Local, local, local. It’s quite on trend these days, and the availability of hyperlocal data and its many applications has only made the local conversation more intriguing — and more complicated.
However, as exciting as all this data is, there could be a major hole in your hyperlocal strategy.
Brands are missing out by not using this data to activate their people. Most brands believe hyperlocal data is married to targeting the mobile device. But when you disconnect the two, many new opportunities present themselves. Brands don’t see their workforce, their employees, and their people as what they are: The most valuable asset and media vehicle.
As marketers, we are asked to build more personal and memorable customer experiences. What better way to do this than a face-to-face interaction with someone who represents the brand? We all know that digital plays a key role in marketing strategies, and that is here to stay. But we can’t refute the value of personal relationships. Not surprisingly, Millennial customers demand digital content and new experiences, but many brands don’t capitalize on the fact that Millennials also seek meaningful face-to-face interactions. As a recent study by Lippincott put it, “There is no doubt that connecting on a more human level is about showing a real personality and creating your unique character in special ways.”
Hyperlocal data helps you identify the uniqueness of each retail trade area: where to find the best consumers, what those consumers are interested in, who to partner with, how to prioritize activities, and so much more. It’s key that you share this information with your front-line people in a contextual way. They need to know where to find the best customers and what local marketing activities they should be implementing. Only a little more than 33 percent of companies surveyed say they routinely use data to drive marketing to improve their customer interactions.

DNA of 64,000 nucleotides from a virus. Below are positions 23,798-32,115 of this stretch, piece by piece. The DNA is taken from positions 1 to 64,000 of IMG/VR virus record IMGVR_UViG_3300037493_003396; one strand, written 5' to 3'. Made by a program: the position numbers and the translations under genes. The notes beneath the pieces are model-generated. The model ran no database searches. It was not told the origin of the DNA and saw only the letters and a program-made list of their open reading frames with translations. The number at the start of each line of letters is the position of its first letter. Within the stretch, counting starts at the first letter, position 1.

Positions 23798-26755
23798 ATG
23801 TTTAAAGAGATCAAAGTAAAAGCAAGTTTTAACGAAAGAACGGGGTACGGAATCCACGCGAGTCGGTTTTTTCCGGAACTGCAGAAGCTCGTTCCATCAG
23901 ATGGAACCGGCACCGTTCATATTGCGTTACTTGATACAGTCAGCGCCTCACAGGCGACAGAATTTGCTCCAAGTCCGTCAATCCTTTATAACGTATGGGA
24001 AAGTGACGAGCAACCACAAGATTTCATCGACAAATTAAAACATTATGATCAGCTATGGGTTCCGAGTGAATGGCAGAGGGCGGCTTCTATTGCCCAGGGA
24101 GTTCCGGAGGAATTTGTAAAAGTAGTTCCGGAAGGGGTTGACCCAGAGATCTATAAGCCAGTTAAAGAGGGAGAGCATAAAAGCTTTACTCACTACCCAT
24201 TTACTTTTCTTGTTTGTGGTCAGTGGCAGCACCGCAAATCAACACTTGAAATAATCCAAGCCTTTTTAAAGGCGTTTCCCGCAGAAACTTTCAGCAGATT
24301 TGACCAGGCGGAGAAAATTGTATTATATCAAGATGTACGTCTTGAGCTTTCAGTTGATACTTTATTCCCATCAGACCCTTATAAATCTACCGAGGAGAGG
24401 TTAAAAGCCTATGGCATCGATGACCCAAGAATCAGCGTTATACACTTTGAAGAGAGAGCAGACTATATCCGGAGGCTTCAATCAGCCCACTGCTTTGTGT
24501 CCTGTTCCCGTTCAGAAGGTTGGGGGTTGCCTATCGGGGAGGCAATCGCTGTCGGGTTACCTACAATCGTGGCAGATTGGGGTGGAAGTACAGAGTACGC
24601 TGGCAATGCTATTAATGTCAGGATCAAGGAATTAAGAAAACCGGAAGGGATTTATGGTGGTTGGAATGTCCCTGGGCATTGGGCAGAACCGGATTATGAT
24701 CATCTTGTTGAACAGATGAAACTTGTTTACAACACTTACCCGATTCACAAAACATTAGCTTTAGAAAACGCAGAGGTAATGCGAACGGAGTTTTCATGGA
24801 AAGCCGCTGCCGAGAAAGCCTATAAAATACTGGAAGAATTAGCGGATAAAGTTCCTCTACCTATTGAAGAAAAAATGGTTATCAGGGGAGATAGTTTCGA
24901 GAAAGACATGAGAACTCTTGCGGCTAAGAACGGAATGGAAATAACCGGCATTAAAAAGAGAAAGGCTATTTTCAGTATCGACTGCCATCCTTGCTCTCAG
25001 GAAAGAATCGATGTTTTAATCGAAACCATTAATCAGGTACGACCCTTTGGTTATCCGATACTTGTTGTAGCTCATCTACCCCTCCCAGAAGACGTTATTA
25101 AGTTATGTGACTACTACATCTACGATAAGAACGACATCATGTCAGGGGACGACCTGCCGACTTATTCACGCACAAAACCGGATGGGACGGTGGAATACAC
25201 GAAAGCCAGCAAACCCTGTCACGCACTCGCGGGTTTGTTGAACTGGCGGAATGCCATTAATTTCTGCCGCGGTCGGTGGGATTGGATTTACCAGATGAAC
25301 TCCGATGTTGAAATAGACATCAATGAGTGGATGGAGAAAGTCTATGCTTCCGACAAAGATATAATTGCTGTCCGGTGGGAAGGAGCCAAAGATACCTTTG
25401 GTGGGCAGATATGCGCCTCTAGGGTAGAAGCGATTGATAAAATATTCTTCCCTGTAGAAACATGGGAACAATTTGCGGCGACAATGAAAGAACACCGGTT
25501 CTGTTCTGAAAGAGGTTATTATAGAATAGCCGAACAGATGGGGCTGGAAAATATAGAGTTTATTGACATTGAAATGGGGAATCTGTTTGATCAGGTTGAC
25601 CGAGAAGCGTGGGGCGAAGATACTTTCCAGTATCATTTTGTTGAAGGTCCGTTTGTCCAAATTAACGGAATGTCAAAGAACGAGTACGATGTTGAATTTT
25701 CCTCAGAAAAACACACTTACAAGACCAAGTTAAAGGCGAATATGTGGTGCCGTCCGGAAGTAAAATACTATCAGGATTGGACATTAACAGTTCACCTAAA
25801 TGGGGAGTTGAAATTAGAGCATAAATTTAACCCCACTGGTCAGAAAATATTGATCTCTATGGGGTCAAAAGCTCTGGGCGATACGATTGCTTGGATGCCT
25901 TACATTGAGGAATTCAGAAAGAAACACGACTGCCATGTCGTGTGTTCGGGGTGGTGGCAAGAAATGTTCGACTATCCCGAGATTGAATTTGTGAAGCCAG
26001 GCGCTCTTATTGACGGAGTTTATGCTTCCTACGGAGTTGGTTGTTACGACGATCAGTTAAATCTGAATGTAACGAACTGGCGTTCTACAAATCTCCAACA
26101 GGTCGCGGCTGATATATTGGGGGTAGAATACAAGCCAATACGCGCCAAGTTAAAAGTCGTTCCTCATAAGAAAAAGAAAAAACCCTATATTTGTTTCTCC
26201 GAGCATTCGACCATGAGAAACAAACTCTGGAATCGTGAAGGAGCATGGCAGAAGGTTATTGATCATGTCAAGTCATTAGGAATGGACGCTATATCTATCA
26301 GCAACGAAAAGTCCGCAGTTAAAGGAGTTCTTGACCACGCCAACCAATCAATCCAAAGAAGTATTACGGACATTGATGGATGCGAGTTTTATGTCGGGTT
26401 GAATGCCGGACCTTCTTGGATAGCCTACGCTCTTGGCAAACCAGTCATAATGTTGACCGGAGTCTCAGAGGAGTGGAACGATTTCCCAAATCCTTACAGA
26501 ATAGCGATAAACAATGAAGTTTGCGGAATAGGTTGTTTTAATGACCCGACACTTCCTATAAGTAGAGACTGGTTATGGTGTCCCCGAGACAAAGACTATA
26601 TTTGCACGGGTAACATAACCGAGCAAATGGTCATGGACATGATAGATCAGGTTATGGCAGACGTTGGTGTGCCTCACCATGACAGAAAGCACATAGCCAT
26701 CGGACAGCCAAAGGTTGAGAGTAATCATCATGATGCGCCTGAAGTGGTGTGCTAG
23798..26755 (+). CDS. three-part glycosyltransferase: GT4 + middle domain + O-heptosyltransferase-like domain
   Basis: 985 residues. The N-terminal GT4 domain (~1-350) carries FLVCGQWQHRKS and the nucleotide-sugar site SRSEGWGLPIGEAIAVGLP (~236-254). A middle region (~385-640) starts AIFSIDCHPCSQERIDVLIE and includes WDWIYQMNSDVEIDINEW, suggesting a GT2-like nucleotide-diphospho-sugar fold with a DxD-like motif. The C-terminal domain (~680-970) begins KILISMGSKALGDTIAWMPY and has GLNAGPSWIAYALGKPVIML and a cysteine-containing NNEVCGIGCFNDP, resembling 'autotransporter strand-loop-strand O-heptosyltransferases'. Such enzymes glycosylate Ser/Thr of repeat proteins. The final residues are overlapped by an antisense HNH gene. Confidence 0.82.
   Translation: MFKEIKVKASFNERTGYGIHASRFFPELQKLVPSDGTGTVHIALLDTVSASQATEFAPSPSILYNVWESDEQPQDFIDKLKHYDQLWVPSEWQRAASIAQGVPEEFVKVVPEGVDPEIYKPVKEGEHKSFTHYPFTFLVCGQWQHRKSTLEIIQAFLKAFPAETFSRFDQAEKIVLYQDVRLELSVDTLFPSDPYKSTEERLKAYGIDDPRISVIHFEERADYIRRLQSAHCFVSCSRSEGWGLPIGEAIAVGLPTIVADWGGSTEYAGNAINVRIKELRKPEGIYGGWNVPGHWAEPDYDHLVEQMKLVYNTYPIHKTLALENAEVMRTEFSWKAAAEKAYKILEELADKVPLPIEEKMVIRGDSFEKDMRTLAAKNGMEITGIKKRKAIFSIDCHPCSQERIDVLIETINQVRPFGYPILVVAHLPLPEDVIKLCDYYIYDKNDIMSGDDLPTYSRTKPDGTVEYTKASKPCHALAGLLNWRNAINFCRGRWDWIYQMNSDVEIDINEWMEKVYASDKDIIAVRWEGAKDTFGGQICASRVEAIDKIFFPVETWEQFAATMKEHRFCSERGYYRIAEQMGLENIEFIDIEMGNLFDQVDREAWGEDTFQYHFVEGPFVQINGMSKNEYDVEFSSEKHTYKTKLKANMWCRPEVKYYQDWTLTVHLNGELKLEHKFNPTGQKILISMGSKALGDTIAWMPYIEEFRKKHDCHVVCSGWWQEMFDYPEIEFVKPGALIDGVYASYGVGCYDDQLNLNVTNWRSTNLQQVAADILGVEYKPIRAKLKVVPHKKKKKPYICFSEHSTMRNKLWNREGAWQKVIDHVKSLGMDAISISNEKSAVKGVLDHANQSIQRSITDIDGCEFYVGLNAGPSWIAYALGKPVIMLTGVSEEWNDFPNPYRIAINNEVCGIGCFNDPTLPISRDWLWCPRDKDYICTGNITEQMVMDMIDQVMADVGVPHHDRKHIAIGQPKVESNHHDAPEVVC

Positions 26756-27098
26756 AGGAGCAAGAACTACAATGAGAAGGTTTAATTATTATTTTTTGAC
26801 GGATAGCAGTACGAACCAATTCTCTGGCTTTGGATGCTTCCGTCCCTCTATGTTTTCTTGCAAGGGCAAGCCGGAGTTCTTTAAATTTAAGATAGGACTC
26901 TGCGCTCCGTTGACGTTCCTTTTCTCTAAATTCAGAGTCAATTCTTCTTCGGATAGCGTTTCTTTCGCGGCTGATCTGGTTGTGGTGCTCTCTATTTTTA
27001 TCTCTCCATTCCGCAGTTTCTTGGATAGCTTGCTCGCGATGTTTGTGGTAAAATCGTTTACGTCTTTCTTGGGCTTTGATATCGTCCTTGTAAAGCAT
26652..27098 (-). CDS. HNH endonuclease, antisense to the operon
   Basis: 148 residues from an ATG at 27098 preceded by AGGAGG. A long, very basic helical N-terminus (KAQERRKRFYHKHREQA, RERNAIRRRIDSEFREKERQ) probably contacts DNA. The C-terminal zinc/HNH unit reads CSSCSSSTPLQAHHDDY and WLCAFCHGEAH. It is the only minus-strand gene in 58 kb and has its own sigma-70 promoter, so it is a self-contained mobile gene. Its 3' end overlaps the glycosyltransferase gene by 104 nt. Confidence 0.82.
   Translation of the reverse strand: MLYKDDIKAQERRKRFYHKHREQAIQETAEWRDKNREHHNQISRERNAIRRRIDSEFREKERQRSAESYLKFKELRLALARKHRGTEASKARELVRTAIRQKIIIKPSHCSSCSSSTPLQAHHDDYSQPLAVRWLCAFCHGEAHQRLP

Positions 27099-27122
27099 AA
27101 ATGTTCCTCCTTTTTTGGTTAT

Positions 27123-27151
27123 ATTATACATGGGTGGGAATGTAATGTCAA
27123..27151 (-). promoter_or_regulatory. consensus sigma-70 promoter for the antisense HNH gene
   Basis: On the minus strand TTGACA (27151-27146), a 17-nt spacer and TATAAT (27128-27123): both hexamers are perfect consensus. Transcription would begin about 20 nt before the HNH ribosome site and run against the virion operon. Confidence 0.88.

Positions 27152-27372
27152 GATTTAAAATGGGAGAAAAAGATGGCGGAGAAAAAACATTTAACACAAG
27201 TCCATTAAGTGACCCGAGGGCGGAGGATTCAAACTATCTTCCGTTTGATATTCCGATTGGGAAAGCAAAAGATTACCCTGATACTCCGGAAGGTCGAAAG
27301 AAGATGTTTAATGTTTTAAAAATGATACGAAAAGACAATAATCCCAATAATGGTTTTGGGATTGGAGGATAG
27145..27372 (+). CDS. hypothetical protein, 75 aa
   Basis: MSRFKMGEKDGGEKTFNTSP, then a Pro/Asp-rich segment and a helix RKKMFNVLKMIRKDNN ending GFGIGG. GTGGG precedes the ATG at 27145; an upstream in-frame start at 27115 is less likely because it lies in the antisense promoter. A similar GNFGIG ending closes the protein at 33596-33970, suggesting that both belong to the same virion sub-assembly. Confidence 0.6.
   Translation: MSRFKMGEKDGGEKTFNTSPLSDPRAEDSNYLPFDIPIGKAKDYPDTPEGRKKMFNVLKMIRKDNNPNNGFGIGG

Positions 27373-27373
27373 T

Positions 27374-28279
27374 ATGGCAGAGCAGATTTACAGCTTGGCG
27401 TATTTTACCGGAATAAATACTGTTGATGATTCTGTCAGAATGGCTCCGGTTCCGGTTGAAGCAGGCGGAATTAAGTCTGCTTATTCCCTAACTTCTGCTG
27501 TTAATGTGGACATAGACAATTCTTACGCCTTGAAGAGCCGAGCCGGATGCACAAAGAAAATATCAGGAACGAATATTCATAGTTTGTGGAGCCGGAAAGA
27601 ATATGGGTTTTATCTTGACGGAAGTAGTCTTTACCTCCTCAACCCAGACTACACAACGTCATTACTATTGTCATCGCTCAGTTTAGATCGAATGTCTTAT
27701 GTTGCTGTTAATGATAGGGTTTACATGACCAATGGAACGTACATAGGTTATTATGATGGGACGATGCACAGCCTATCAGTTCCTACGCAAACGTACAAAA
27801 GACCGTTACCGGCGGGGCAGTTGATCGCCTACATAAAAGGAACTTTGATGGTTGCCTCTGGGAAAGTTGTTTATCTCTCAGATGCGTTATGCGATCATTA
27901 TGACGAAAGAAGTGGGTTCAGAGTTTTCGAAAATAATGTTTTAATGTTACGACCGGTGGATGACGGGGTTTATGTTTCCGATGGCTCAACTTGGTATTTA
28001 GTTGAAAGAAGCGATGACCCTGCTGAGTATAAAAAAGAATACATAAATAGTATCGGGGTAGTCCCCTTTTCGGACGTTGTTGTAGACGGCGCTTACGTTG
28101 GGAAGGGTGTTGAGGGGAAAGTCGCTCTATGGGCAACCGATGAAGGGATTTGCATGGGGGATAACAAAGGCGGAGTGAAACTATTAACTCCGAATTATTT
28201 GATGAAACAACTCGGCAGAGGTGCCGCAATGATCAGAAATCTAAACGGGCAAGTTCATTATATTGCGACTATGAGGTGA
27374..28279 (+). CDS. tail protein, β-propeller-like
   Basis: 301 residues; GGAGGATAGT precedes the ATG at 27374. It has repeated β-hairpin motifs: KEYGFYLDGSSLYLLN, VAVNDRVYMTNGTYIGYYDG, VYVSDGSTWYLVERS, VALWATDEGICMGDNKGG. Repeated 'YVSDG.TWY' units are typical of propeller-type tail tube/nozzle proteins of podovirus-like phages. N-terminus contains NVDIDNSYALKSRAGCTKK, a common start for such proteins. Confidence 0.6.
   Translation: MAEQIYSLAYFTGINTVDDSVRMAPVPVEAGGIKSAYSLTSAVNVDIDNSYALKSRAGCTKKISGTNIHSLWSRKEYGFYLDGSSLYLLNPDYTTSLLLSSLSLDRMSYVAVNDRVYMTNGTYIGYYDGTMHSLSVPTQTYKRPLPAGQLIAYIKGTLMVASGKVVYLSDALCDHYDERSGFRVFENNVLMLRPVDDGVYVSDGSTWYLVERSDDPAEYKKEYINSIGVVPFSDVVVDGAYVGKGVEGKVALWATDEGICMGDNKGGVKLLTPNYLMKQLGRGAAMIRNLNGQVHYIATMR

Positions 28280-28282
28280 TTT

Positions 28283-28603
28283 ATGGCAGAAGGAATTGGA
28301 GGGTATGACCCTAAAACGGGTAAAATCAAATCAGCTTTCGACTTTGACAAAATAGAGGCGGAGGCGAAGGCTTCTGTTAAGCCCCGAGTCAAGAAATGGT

It’s a huge missed opportunity for any retail organization, especially those with franchise units or authorized dealers/resellers where local spend is part of the contractual obligation. For example: Domino’s can monitor orders from its application and tease out consumption trends. By updating the software, Domino’s can personalize conversations between the operating system and the customer. In addition, the pizza chain can track frequently asked questions and develop a strategy for addressing those queries in a creative way.
This is the type of local data that can inform marketing programs that are activated by your workforce in-store or in-community. Frank + Oak is a Canadian clothing retailer setting trends not only with their threads but also by connecting their in-store staff with better data to help them increase sales and provide a more satisfying customer experience. CEO Ethan Song says that technology plays an integral part of the in-store experience. It isn’t there simply so we can say we’re “with it” — it has to promote and nurture interactions that support customers. To do that, data has to be seamlessly integrated throughout the product and service offerings.
More often than not, the expensive and rich data sets within an organization will not be used to their full potential. Localize the data and share it. Enable and activate your local teams to make sense of it and act on it. This ensures your associates are poised and prepped to have better, more positive and more memorable marketing conversations and experiences — which in the end, is what consumers demand.
*Angela Potts is the managing director at LocalWave.